(

!

)

,

(

)

(

(3.6)

where

!

!

0

)

,

(

j

x

j

j

r

s

r

j

r

j

at 0

x

is the Stirling numbers of second kind.

Substituting (3.6) in (3.5), we get

)

(

)!

(

!

)

,

(

0

r

r

j

r

p

E

j

n

n

j

r

s

698

Using (3.3) in the equation above, we get

)

,

(

)

(

)

,

(

)!

(

!

)

,

(

0

b

a

r

b

a

b

a

b

j

n

n

j

r

s

r

j

r

]

1,
1

,

;

,

,

1[

2

3

r

b

a

b

a

r

b

a

a

F

(3.7)

Taking

4,

3,

2,
1

r

in (3.7), we get the first four moments about origin of the proposed model as

]

1,
2

,

;1

,

,

1[

)

,

(

)
1

(

)

,

(

2

3

1

b

a

b

a

b

a

a

F

b

a

b

a

b

a

nb

]

1,
2

,

;1

,

,

1[

)

,

(

)
1

(

)

,

(

2

3

2

b

a

b

a

b

a

a

F

b

a

b

a

b

a

nb

]

1,
3

,

;
2

,

,

1[

)

,

(

)
2

(

)

,

(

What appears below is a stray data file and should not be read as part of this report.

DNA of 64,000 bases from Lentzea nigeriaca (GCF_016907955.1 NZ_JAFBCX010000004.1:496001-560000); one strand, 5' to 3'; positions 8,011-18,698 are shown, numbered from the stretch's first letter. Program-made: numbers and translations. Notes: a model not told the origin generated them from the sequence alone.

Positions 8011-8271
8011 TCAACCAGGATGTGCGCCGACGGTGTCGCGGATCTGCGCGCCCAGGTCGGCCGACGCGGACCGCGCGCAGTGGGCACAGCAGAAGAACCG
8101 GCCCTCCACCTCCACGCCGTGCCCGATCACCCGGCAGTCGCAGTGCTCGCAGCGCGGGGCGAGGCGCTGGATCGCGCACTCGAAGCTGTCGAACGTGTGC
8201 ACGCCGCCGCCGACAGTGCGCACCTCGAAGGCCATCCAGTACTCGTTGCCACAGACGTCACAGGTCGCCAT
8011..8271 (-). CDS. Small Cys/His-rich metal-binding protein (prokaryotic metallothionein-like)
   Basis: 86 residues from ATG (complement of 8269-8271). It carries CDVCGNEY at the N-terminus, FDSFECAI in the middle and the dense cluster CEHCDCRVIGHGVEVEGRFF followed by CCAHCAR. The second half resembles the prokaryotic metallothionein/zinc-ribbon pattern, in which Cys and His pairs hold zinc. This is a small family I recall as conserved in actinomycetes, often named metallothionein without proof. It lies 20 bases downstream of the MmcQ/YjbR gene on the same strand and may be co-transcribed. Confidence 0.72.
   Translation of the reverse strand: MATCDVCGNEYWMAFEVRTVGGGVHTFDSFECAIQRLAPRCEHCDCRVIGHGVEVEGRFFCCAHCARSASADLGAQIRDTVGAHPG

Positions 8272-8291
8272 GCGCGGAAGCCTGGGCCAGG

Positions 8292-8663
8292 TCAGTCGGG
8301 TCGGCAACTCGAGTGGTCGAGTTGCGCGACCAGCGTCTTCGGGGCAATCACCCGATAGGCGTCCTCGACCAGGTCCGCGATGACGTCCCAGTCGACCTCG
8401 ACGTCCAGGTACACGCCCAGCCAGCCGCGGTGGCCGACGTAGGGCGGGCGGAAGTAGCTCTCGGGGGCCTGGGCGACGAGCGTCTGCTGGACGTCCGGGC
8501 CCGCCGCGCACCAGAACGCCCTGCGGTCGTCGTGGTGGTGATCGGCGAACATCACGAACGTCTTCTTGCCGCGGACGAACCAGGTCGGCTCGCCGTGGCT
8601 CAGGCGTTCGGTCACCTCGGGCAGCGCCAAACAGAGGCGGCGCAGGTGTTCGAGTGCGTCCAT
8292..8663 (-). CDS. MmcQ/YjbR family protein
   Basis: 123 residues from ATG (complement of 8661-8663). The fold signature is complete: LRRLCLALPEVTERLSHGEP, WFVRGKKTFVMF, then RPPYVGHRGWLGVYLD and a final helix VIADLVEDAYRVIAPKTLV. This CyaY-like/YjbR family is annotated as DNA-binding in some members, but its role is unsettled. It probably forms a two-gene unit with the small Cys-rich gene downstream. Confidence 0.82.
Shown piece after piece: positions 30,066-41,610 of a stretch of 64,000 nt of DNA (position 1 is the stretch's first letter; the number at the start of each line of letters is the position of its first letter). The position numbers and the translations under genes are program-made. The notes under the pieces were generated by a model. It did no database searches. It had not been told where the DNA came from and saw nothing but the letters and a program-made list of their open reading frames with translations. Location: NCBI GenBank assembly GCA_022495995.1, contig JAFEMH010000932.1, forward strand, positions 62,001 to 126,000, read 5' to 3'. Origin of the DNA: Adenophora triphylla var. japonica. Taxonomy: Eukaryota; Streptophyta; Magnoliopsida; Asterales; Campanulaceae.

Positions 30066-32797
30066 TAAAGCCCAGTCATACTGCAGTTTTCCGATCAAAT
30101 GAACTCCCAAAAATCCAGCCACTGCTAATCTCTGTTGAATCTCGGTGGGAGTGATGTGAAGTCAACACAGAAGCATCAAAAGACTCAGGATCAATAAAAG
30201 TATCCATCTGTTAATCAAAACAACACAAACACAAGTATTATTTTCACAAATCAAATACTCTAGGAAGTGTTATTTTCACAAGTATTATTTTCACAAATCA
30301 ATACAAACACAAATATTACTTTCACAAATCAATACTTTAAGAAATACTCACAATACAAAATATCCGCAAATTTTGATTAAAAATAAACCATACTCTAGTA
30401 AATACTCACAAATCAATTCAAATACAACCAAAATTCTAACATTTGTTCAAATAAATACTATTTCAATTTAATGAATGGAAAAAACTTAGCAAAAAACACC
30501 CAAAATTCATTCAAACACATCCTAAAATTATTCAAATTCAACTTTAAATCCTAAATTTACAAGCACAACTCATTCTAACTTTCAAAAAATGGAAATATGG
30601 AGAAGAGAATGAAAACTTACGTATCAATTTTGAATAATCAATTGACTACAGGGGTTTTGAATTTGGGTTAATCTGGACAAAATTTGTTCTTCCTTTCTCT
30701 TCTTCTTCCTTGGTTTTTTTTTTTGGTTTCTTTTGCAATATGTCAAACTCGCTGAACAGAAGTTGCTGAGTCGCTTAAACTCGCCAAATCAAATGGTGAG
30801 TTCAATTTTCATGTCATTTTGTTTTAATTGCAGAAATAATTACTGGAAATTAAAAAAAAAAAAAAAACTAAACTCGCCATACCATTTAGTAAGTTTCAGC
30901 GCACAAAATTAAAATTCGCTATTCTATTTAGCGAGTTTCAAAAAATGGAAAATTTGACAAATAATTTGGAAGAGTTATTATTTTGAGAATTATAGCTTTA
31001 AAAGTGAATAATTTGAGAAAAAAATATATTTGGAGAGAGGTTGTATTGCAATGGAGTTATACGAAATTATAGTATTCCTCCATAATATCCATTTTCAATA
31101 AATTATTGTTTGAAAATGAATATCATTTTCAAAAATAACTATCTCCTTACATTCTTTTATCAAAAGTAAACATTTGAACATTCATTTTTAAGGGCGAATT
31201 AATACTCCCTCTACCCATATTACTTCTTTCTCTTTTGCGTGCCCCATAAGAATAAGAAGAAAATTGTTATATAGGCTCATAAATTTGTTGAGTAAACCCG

)
1

(

2

3


b

a

b

a

b

a

a

F

b

a

b

a

b

a

b

n

n

]

1,
1

1

,

;1

,

,

1[

)

,

(

)
1

(

)

,

(

2

3

3

b

a

b

a

b

a

a

F

b

a

b

a

b

a

nb

]

1,
4

,

;
3

,

,

1[

)

,

(

)
3

(

)

,

(

)
2

)(

1

(

2

3


b

a

b

a

b

a

a

F

b

a

b

a

b

a

b

n

n

n

]

1,
3

,

;
2

,

,

1[

)

,

(

)
2

(

)

,

(

)
1

(

3

2

3


b

a

b

a

b

a

a

F

b

a

b

a

b

a

b

n

n

]

1,
1

1

,

;1

,

,

1[

)

,

(

)
1

(

)

,

(

2

3

4

b

a

b

a

b

a

a

F

b

a

b

a

b

a

nb

]

1,
5

,

;
4

,

,

1[

)

,

(

)
4

(

)

,

(

)
3

)(

2

)(

1

(

2

3

b

a

b

a

b

a

a

F

b

a

b

a

b

a

b

n

n

n

n


]

1,
4

,

;
3

,

,

1[

)

,

(

)
3

(

)

,

(

)
2

)(

1

(

6

2

3


b

a

b

a

b

a

a

F

b

a

b

a

b

a

b

n

n

n

]

1,
3

,

;
2

,

,

1[

)

,

(

)
2

(

)

,

(

)
1

(

7

2

3


b

a

b

a

b

a

a

F

b

a

b

a

b

a

b

n

n

3.4 Factorial Moments

Following the similar arguments of the previous section, the rth factorial moment of the
proposed model can be obtained as

)

()

(

)

(

r

r

X

E

)]

(

[

)

(

p

X

E
E r

(3.8)

where

r

r

r

p

n

p

X

E

)

(

)

(

)

(

and

)
1

).....(

1

(

)

(

r

n

n

n

n r

. Substituting this value in (3.8), we get

)

(

)

(

)

(

r

r

r

p

E

n

A use of (3.3) in the equation above gives the rth factorial moment of the

proposed model as